Shop Doc – Why are there big differences in price from one rebuilder to the next?

Today’s Machining World Archive: May 2010 Vol. 6, Issue 04

Dear Shop Doc,

I recently decided to shop around for quotes to rebuild my 1-1/4” RB8 Acme-Gridley.
I sent the RFQ out to three different rebuilders and received three very different prices.
Why is there such a big difference in price from one rebuilding company to the next?

Confused in Cleveland

Dear Confused,

This is a very common situation in our industry today, but a little knowledge can go a long way towards helping you evaluate quotes for your rebuild projects.

Many companies mistakenly assume that the term “rebuild” means the same thing to every supplier. This is not the case, and there can be a great deal of difference between machine tool rebuilders as to what constitutes a machine rebuild. These differences have a substantial impact on what it will cost a rebuilder to do the job, what will actually be done to your machine and what condition your machine will be in when you get it back. For Rebuilder A, it may be standard practice to replace every bearing in the machine, and just about every part with a new part, while Rebuilder B might have the practice of evaluating all of the current parts in the machine and then reusing the ones that pass inspection. One rebuilder may always strip the machine completely down to the castings, inspect them carefully for damage or needed repairs, then repaint the machine inside and out, while another rebuilder may consider that to be more work than necessary.

The differences in opinion about what work must be done when “rebuilding” a machine is the main cause of the wide range of price quotes. Some of the better rebuilding companies offer a written procedure detailing what they do when they rebuild a machine. Many also offer what is commonly called a machine “re-condition,” basically a mini-rebuild, which is also subject to discrepancies from company to company regarding what work is included. A written procedure for machine re-conditioning may also be available.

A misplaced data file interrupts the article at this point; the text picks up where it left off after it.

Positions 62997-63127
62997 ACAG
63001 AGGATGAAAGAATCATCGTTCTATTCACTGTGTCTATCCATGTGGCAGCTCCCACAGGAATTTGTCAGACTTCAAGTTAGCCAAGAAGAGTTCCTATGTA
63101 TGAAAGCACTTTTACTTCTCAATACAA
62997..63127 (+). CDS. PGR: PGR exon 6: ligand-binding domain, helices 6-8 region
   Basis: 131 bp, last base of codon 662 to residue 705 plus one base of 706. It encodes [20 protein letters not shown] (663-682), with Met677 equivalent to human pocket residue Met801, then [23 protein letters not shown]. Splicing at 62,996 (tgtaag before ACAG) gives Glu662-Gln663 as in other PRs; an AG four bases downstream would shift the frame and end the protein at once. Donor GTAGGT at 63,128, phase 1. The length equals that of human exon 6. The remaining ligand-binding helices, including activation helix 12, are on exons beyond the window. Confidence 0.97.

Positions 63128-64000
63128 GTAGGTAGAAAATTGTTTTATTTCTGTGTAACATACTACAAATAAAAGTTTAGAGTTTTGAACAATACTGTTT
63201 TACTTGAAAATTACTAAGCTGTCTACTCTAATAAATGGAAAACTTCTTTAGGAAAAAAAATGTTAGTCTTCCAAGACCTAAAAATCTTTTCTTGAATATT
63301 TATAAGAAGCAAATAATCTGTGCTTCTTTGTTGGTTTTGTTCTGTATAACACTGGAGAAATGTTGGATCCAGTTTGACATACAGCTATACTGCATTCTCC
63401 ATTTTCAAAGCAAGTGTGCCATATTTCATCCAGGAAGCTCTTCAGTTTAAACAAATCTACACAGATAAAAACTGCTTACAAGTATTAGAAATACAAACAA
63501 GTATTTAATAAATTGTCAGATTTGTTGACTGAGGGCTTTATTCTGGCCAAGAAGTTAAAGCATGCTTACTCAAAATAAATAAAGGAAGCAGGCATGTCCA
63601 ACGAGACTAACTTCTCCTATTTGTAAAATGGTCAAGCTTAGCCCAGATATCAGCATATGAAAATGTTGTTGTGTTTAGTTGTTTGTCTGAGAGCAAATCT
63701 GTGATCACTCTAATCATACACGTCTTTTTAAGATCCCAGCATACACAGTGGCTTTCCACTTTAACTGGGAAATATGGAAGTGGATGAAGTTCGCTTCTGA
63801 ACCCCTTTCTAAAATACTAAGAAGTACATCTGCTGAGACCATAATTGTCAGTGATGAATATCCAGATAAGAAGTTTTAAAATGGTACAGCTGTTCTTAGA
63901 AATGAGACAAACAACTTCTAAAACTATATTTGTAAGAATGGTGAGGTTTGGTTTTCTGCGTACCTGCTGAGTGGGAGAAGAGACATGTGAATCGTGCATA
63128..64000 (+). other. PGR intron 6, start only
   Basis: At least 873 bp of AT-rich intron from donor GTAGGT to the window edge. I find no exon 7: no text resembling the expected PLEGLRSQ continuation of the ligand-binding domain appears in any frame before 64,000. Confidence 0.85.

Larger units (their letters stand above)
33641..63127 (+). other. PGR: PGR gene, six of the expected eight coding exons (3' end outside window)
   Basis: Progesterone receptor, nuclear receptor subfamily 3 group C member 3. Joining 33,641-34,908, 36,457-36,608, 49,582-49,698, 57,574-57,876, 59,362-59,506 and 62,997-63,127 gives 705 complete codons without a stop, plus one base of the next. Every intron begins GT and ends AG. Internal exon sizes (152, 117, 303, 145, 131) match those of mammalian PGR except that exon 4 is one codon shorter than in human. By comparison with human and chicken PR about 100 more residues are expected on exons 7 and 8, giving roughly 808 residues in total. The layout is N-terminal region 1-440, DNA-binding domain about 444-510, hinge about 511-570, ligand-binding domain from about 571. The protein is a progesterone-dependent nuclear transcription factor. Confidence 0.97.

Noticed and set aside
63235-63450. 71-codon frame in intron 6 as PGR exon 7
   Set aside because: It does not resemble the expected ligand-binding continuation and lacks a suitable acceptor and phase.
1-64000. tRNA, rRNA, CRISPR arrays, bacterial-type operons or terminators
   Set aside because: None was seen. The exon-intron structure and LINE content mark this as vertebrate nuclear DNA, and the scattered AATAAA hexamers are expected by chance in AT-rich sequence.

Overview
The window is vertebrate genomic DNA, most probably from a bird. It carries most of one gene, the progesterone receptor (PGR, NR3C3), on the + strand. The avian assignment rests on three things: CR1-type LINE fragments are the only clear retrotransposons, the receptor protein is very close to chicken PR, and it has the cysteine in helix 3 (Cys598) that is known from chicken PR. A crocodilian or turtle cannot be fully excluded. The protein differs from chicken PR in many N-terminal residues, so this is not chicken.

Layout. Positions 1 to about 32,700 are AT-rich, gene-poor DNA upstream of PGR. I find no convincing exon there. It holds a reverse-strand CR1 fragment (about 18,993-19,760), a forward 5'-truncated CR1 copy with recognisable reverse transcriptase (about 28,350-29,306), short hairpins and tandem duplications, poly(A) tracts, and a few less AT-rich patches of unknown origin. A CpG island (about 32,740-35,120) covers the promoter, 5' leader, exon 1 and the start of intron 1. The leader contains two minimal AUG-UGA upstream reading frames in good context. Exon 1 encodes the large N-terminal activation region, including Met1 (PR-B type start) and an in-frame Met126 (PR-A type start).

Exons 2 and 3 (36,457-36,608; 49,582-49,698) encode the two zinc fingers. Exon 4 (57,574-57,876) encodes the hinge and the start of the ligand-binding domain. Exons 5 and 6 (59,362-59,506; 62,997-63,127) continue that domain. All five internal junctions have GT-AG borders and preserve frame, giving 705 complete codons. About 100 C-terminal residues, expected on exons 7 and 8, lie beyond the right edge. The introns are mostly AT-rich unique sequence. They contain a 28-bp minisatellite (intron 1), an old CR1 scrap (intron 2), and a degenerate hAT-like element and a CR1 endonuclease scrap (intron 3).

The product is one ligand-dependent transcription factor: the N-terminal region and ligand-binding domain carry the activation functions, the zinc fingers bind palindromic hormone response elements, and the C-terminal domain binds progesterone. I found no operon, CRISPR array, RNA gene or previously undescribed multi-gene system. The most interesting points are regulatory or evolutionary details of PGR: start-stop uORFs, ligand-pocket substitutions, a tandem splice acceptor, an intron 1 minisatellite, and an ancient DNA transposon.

A great way for a customer to deal with these discrepancies is to write their own detailed outline for what work they want to be performed, and use that as the platform for every rebuilder to bid on. Be sure to include as much detail as possible and outline what is acceptable to you with regard to reusing any current parts on the machine. Also, consider if you want the electrical system to be addressed, if there are attachments that will need to be rebuilt or added, and if there are any other upgrades such as adding a PLC, that need to be outlined. The more detail you have going into the quoting process the more accurate your quotes will be, and the fewer surprises you will have down the road.

David Johnson
Champion Screw Machine Engineering, Inc.

David Johnson is the Rebuild Manager for Champion Screw Machine Engineering, Inc. in Wixom, Mich. He can be reached at

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